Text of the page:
Our Recent visit to Cork in the Republic of Ireland made it possible to kiss the Blarney stone….but we didn’t.
We spent two of our precious Ireland days discovering the beautiful 60 acre site of Blarney Castle and explored it’s bluebell woods, its azalea and fern gardens, its hot beds and herbaceous borders, the poison garden and of course the Druid cave and its Fairy glens as well as its ancient Druid circle.
However, although legend has it that if you kiss the Blarney stone you will be forever blessed with the ‘gift of the gab’, we declined the opportunity when we saw long lines of tourists snaking around the tower where you have to climb a perilous spiral staircase to the top of a turret. At its summit you are met with a slurpy looking piece of stone set into the tower wall and sealed off with an iron grill. To kiss it and be imbued with its power you have to bend backwards over the grill… ( a no-no for both myself and the hubby who suffer from bad backs)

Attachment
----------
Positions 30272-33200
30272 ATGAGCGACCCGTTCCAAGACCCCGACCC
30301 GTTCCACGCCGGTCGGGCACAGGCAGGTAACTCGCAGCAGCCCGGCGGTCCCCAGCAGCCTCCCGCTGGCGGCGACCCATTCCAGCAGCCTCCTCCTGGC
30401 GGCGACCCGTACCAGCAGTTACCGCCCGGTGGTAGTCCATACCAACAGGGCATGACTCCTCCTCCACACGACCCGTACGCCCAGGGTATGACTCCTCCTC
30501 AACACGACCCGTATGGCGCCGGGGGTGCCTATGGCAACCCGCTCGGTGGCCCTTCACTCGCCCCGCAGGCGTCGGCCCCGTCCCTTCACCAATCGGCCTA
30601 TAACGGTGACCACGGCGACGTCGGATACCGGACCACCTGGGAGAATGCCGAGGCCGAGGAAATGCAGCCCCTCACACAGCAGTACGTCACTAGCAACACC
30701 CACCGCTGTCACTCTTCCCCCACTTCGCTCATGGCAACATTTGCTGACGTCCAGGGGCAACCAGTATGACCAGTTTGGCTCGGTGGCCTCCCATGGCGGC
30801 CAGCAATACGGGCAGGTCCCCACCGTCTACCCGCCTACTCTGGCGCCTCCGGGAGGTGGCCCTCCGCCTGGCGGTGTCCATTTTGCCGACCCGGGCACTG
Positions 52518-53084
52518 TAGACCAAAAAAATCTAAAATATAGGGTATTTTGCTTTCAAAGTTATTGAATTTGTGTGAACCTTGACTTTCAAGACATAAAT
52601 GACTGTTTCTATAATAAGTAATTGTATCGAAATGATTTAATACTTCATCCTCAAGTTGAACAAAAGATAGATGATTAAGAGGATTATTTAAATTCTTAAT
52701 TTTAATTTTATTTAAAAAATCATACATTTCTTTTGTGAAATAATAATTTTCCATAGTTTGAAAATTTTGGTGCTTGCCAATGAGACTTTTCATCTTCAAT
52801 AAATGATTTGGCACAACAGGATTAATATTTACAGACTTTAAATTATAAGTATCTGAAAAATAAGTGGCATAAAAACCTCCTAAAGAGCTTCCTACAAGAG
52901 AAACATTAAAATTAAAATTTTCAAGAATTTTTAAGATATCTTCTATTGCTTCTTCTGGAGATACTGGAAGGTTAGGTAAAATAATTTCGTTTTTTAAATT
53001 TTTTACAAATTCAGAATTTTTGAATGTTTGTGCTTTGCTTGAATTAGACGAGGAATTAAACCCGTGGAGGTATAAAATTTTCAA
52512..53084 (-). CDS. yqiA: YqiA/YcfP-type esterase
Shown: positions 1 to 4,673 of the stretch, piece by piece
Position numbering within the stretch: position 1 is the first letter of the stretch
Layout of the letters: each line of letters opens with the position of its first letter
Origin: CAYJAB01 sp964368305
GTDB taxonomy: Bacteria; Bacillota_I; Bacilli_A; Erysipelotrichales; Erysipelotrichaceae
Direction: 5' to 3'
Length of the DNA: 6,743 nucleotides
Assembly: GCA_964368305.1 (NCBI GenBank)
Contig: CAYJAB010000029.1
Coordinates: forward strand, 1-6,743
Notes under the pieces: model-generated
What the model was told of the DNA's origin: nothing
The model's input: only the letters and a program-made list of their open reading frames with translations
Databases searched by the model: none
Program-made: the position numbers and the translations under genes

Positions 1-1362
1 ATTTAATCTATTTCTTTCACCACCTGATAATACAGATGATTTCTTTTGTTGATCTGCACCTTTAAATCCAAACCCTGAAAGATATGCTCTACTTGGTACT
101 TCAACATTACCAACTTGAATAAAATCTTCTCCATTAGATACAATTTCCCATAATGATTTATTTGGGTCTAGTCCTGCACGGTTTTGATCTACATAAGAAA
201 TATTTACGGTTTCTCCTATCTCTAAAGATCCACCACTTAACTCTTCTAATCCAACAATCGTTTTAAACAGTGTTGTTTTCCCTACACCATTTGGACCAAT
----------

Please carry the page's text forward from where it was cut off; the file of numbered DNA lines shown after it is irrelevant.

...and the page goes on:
Gordon was convinced that we are already endowed with its blessing, as we are both quite garrulous…. so instead I chose to kiss my own choice of Blarney stone in a magical fairy glen.
Cormac McCarthy, King of Munster
The lower walls of Blarney Castle are fifteen feet high, built with an angle tower by the McCarthys of Muskerry. During the reign of Queen Elizabeth 1 of England it was occupied by Cormac McCarthy, King of Munster, who is said to have supplied four thousand men from Munster to supplement the forces of Robert the Bruce at the battle of Bannockburn in 1314. Legend has it that the Scottish king gave half of the Stone of Scone to McCarthy in gratitude. This, now known as the Blarney Stone, was incorporated into the wall of a battlement tower where it can now be kissed.
The Earl of Leicester was commanded by Queen Elizabeth I to take possession of the castle. Whenever he endeavoured to negotiate the matter Cormac McCarthy always suggested a banquet or some other form of delaying tactic, so that when the queen asked for progress reports a long, flattering missive was sent, at the end of which the castle remained untaken. The queen was said to be so irritated that she remarked that the earl’s reports were all ‘Blarney’.